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Is it worth waiting to publish a physical book?

While several industries, such as music and film, have taken a beating thanks to the coronavirus crisis, the pandemic has arguably been kinder to the books industry. Sales of books have soared since the lockdown was imposed, with Waterstones’ sales quadrupling in the last month. Books are proving to be a popular choice of entertainment during quarantine, especially as a form of escapism from the current bleak climate. 

This is good luck for the book retailers, but not so much for authors who may have been eagerly awaiting the day their new books are published. Many book releases, as well as book tours and events like the London Book Fair and Hay Festival, have been postponed as a result of the coronavirus outbreak. The question is though, is there a reason for publishers to do this? Could there be some kind of alternative, such as publishing the books as eBooks with a physical publication pencilled in for after lockdown has ended?

The answer to this might depend on the type of book in question. Some genres sell better in eBook form than others; sales data has revealed that romance, crime and thriller novels tend to do well as eBooks. Whereas cookery books and children’s books, for example, do better as print books. Even so, there might be potential disadvantages if publishers were to release new titles exclusively in a digital format. 

We enjoy aspects of physical books beyond the stories inside them

Reading is one past time that has resisted technological advances to an extent. Sales of print books overtook sales of eBooks in 2017 and as far back as 2015, Waterstones stopped selling Kindles when people stopped buying them. It appears that consumers want a break from screens when they sit down to read, especially if they read before bed and the blue light from a screen could keep them awake. We enjoy aspects of physical books beyond the stories inside them: holding them, displaying them on our shelves, lending them to others, even smelling them. 

Plenty of people still read eBooks, which we can be certain of given that they did sell better than print books in the not so recent past. Perhaps people will be willing to dust off the Kindles they have left lying around if a book which they have been desperate to read is being released exclusively as an eBook. After all, doesn’t the story itself matter more than the medium through which you read it? Likewise, we have had to change our habits plenty enough thanks to the lockdown – we could easily adapt further.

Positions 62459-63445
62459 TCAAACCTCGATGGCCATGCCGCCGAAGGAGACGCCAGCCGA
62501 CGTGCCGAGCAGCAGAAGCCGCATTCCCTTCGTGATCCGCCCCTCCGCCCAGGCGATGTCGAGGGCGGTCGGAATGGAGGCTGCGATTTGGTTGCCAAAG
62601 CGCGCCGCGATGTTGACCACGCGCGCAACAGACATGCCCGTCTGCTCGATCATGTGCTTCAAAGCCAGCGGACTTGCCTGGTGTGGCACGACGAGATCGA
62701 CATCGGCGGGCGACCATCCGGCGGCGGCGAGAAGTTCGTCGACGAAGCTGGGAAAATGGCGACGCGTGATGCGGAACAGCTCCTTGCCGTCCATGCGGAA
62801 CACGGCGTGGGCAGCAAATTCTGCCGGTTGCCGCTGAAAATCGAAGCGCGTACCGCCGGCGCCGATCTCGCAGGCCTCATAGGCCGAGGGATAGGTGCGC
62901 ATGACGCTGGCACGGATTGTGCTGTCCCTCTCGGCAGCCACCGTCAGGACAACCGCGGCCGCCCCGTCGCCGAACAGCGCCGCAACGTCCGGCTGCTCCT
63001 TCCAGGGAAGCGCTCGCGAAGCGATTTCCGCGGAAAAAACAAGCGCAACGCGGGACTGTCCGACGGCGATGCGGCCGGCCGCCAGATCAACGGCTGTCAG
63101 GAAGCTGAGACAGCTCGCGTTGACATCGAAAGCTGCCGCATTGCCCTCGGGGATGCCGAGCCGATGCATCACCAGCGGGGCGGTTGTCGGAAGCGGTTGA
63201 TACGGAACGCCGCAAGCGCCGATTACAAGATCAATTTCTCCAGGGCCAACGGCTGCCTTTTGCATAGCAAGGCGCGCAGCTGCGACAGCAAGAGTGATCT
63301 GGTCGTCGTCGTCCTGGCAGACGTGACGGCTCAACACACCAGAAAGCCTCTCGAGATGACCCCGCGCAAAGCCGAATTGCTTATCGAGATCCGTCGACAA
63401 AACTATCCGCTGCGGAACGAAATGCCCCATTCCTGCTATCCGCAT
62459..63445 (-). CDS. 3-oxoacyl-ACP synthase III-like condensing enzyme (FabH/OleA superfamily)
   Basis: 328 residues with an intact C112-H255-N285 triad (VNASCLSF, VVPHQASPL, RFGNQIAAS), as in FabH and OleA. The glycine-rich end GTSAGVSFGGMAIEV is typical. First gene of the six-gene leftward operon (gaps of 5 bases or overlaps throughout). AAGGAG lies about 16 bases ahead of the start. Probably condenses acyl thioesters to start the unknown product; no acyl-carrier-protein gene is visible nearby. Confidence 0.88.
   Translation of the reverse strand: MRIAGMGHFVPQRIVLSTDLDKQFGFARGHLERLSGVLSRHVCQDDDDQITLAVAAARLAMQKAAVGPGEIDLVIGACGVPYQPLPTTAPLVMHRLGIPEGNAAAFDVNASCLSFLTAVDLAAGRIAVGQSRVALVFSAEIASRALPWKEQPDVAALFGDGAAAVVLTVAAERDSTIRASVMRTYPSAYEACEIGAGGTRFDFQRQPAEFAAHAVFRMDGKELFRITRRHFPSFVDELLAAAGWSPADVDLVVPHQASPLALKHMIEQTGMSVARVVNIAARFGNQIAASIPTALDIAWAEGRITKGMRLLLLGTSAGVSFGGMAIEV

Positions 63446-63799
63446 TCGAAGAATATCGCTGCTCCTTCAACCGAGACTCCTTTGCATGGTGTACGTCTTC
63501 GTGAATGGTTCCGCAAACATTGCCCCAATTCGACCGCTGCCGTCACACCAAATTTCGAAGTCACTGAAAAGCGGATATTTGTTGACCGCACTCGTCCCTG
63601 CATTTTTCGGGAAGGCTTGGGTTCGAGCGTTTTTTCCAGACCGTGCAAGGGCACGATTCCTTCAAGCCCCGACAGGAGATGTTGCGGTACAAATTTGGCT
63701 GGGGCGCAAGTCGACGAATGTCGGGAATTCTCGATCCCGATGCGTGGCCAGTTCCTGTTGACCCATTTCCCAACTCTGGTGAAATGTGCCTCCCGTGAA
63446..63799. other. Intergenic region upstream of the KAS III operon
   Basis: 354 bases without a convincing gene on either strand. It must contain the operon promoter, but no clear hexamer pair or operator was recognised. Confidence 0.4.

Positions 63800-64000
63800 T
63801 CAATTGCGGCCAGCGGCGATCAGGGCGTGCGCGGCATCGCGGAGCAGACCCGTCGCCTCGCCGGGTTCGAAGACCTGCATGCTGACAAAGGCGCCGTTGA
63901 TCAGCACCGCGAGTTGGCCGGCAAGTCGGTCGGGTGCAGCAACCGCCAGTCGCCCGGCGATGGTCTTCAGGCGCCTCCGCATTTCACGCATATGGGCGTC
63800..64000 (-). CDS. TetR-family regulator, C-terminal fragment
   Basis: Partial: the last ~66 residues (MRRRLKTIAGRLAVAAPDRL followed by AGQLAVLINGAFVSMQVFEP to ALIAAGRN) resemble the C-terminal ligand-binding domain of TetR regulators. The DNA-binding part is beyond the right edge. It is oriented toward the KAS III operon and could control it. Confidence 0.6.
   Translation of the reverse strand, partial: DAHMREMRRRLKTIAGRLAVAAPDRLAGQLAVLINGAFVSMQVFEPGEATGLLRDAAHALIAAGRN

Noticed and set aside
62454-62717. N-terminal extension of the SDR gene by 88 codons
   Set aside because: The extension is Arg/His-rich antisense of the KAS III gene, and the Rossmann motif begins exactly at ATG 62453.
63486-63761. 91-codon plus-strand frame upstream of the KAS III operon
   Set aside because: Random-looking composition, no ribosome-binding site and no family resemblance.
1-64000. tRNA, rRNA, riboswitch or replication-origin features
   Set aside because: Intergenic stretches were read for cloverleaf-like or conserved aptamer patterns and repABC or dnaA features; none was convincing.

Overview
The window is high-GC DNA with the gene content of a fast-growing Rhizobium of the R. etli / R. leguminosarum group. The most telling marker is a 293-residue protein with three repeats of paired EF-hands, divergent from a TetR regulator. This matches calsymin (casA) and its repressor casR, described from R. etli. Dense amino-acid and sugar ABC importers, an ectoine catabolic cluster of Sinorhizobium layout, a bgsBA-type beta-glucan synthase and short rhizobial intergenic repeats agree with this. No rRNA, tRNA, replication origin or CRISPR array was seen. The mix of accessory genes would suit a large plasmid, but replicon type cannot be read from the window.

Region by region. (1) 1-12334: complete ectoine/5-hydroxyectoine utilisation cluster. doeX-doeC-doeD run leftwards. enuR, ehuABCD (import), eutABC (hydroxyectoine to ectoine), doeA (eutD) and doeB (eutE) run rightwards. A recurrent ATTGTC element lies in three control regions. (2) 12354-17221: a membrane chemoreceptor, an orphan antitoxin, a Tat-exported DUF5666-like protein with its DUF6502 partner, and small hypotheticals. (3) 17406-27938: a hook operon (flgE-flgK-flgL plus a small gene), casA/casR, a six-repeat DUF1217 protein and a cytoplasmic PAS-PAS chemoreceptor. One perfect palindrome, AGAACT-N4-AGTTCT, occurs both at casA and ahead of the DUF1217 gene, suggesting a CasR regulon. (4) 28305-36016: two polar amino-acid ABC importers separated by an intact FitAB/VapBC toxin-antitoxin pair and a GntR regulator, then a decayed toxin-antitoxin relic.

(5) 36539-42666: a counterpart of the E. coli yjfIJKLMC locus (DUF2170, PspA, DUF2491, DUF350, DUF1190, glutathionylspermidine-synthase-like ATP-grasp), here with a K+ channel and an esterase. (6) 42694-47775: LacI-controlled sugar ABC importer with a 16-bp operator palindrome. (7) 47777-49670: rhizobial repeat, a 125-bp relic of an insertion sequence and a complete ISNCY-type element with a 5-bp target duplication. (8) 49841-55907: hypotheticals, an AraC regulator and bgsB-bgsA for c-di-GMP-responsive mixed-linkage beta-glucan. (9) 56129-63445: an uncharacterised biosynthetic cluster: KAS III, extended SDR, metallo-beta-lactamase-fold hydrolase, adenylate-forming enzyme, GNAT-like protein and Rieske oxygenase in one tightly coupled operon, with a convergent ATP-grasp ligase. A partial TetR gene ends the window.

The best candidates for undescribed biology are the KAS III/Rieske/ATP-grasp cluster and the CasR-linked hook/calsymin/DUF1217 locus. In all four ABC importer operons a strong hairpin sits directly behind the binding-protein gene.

In addition, there may be another way of resolving the issue. Some books, for example Holly Bourne’s new novel Pretending, have still been released in print despite the quarantine. If distribution and the printing process isn’t disrupted by coronavirus, there appears to be no reason why new books can’t be published as normal. They will sell well even if they can only be ordered online, especially since people are in need of entertainment and want something to look forward to. If not, which is certainly possible, it might be necessary for publishers to think again. 

The act of going out to a cosy bookshop is as attractive to people as buying a new book

Moreover, would there be any point in putting out a physical edition of a book later than an eBook? While consumers might not actively choose to wait until a print version of an anticipated release comes out, there is still arguably a point to doing this. People don’t always enter bookshops with a specific book in mind to buy, just with their own personal tastes or a certain kind of story. The act of going out to a cosy bookshop is as attractive to people as buying a new book, and people will be bound to return there as soon as they are set free from being cooped up at home. 

Ultimately, if publishers can put a book out and it is logistically viable, they should try to do so. Demand is surging, and both they and the authors could use some extra money if they can get it. On the other hand, if a book won’t sell well as an eBook, such as a cookbook or photo book, delaying publication might be the only option. As unfortunate as it might be for this to happen, making a profit will be especially vital for publishers if a recession is likely to hit in the coming months. They will have to try to stay afloat in every way even if it means disappointing people.

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